KDTU with Anders Osborne | S.F. | Review | Photos

Words by: Dennis Cook | Images by: Susan J. Weiand

Karl Denson’s Tiny Universe with Anders Osborne :: 10.22.11 :: The Independent :: San Francisco, CA

Full gallery from 10.21.11 show below review!

KDTU w/ Anders Osborne by Susan J. Weiand
The groove-tastic super powers of Karl Denson's Tiny Universe are well established with funk aficionados, but the current KDTU tour finds them flaunting their rock cred. Tackling one of the most iconic, just plain perfect rock ‘n’ roll slabs of all time, namely The Rolling Stones’ Sticky Fingers, is a sizeable task for any band, and on the surface, seemed way outside the wheelhouse of Karl Denson and his crew. But at the bottom of everything is the sheer oomph of the high caliber musicianship and beefy soul inside the Tiny Universe and their leader, and when viewed through that lens Sticky Fingers doesn’t seem like such a stretch.

In full honesty, what made the experiment really work was special guest Anders Osborne, a fire breathing beast that tears into everything with a lusty intensity that’s infectious. Osborne knocked out a too-brief opening set with his trio - Carl Dufrene (bass) and Eric Bolivar (drums) – that focused on powerhouse jamming over songs, an appropriate tactic given the KDTU fans in attendance and especially effective on a grinding cover of Neil Young’s “Cortez The Killer”.

Anders Osborne by Susan J. Weiand
Osborne then joined KDTU for the Sticky Fingers set, and provided just the right attitude, snarling vocal prowess and unruly guitar energy. No one onstage looked traditionally “rocker” besides Osborne, with only keyboardist David Veith able to pass for the sort of folks one usually sees knocking out Stones covers. While it may seem a small, trivial thing to some, the look and indefinable feel of rock ‘n’ roll is intrinsically wrapped up in Sticky Fingers, a work whose attitude, art direction and sneering creators helped birth what we now call classic rock. Osborne’s presence and incredible vibe tapped into this source stuff and made the enterprise feel right.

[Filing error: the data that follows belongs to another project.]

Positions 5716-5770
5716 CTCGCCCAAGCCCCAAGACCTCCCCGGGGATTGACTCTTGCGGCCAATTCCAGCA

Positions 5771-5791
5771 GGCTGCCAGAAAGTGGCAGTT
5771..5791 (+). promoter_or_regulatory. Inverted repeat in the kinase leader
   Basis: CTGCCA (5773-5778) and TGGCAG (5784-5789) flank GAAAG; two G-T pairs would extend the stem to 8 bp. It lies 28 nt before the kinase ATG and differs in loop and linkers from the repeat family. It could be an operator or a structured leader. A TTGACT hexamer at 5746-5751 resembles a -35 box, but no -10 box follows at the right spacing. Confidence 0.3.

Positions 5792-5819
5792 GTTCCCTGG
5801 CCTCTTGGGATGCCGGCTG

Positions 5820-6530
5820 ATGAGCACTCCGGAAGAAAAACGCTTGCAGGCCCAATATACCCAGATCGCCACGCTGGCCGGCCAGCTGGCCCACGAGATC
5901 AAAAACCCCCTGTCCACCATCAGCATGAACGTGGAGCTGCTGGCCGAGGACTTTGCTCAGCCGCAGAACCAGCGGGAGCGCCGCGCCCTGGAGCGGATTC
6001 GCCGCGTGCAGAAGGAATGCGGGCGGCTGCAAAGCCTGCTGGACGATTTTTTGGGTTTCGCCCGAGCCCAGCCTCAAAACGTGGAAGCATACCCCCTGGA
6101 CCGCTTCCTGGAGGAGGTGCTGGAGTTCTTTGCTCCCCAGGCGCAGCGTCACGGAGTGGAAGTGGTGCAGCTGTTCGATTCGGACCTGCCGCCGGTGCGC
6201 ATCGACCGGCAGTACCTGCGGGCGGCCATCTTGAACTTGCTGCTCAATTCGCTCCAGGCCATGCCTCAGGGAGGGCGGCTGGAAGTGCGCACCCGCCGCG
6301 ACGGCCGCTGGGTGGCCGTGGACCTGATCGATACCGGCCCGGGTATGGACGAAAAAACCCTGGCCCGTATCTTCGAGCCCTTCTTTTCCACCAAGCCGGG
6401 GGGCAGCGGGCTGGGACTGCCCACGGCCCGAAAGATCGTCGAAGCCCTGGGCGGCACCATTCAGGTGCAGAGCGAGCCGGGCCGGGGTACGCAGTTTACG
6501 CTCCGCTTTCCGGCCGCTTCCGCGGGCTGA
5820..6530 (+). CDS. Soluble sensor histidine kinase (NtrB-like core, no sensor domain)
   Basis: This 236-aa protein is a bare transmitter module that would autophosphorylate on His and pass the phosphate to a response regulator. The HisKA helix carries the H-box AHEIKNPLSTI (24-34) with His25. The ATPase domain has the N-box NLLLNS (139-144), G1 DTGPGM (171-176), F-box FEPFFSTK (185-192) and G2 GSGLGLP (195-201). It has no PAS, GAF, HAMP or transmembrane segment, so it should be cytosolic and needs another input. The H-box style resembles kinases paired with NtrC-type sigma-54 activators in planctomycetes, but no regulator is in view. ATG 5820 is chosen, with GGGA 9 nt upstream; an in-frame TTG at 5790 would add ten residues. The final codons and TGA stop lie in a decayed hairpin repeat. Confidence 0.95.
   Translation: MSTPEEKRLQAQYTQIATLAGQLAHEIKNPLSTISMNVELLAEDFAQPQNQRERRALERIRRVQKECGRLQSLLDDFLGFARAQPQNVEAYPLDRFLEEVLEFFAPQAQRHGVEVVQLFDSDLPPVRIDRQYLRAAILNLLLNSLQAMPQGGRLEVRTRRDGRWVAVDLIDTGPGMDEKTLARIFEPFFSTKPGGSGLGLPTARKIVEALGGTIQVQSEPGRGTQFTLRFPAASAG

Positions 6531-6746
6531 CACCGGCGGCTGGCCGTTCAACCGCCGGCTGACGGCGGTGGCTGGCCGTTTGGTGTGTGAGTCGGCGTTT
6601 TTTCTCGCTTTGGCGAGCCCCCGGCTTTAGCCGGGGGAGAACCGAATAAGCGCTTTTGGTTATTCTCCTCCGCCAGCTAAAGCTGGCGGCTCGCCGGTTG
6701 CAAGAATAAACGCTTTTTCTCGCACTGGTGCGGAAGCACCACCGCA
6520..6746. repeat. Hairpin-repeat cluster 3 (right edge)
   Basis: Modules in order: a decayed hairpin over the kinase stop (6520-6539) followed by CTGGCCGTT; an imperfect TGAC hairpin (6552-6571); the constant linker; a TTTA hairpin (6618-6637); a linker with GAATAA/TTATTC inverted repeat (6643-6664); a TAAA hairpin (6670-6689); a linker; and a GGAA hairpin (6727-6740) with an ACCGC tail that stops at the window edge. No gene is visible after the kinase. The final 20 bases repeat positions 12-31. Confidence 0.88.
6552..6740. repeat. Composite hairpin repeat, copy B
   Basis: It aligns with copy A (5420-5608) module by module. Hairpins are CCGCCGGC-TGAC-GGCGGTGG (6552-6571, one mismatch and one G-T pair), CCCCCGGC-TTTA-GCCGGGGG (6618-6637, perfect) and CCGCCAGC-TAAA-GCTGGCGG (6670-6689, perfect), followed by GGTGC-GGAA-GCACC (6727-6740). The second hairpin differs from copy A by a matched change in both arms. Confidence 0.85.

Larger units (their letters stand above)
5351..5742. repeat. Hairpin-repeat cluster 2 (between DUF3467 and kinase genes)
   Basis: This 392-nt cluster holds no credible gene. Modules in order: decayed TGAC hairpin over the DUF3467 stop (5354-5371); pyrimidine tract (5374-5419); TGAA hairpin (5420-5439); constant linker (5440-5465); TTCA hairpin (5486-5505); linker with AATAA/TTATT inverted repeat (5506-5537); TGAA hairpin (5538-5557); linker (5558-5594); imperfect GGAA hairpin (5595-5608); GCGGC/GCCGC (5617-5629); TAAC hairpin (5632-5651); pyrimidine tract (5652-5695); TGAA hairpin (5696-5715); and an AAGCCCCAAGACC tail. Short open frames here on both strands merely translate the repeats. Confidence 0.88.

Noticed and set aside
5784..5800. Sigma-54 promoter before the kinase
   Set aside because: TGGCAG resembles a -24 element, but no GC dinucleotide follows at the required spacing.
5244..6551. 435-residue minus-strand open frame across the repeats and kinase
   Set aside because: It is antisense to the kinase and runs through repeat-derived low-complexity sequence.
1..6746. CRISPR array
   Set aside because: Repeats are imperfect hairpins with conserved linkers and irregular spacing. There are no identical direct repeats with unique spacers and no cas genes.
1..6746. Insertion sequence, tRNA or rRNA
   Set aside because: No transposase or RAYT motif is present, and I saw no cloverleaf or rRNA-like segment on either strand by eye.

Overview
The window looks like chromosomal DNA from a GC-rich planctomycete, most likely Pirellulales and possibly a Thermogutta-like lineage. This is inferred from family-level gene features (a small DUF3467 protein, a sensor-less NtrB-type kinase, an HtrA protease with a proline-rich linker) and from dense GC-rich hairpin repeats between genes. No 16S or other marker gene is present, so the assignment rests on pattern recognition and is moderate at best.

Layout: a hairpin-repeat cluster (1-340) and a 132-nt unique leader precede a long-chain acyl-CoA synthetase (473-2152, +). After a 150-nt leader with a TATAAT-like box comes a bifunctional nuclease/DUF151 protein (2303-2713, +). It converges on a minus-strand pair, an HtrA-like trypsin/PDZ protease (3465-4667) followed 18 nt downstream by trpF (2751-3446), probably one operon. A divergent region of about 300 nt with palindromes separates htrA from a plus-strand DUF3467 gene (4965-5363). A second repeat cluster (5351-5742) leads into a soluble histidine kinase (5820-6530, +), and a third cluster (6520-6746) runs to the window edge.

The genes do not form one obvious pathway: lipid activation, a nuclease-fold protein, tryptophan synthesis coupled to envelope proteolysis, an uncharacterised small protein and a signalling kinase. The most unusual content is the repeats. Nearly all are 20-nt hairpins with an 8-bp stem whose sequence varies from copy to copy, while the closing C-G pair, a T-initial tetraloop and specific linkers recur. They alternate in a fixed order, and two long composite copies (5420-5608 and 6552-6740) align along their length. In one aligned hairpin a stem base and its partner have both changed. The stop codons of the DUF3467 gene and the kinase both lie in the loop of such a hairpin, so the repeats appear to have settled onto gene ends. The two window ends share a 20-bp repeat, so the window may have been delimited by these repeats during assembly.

None of this is said to slight Denson and his band. The playing, particularly Karl’s ever-evolving vocal skills and the precise, knockout playing of guitarist DJ Williams, was a pleasure on “Brown Sugar” (introduced by Denson as “a song about interracial sex”), a New Orleans inflected “You Gotta Move”, a strutting take on “Bitch”, and an extended, vaguely psychedelic “Sister Morphine”. But each time Osborne took the mic things really veered into the terrific. The pain and raunchy intent of these songs breathe anew with Anders’ lungs behind them, and his passion juiced the rest of the players into stomping good work. It shows Denson’s wisdom as a bandleader to tap such an ideal sparring partner while expanding the public impression of what his group is capable of.

KDTU returned after the Sticky Fingers set to play originals and fan favorites, and even welcomed up Eric McFadden to shred with them. It was business as usual for the Tiny Universe and their larger than life leader, but the takeaway from this night is how Karl D seems anxious to build beyond what’s been. More power to him in these efforts.

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[Published on: 10/28/11]

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